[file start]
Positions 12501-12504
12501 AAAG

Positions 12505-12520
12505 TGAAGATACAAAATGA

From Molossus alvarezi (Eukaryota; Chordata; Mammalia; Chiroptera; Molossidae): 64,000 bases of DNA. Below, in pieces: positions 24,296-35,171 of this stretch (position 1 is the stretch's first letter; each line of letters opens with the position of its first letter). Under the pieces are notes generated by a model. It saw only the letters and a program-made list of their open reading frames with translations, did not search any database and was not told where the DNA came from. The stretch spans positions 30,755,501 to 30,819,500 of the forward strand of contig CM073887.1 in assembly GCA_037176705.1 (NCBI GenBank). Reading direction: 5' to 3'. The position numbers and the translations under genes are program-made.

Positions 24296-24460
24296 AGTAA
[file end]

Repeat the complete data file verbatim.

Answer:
Positions 12501-12504
12501 AAAG

Positions 12505-12520
12505 TGAAGATACAAAATGA

From Molossus alvarezi (Eukaryota; Chordata; Mammalia; Chiroptera; Molossidae): 64,000 bases of DNA. Below, in pieces: positions 24,296-35,171 of this stretch (position 1 is the stretch's first letter; each line of letters opens with the position of its first letter). Under the pieces are notes generated by a model. It saw only the letters and a program-made list of their open reading frames with translations, did not search any database and was not told where the DNA came from. The stretch spans positions 30,755,501 to 30,819,500 of the forward strand of contig CM073887.1 in assembly GCA_037176705.1 (NCBI GenBank). Reading direction: 5' to 3'. The position numbers and the translations under genes are program-made.

Positions 24296-24460
24296 AGTAA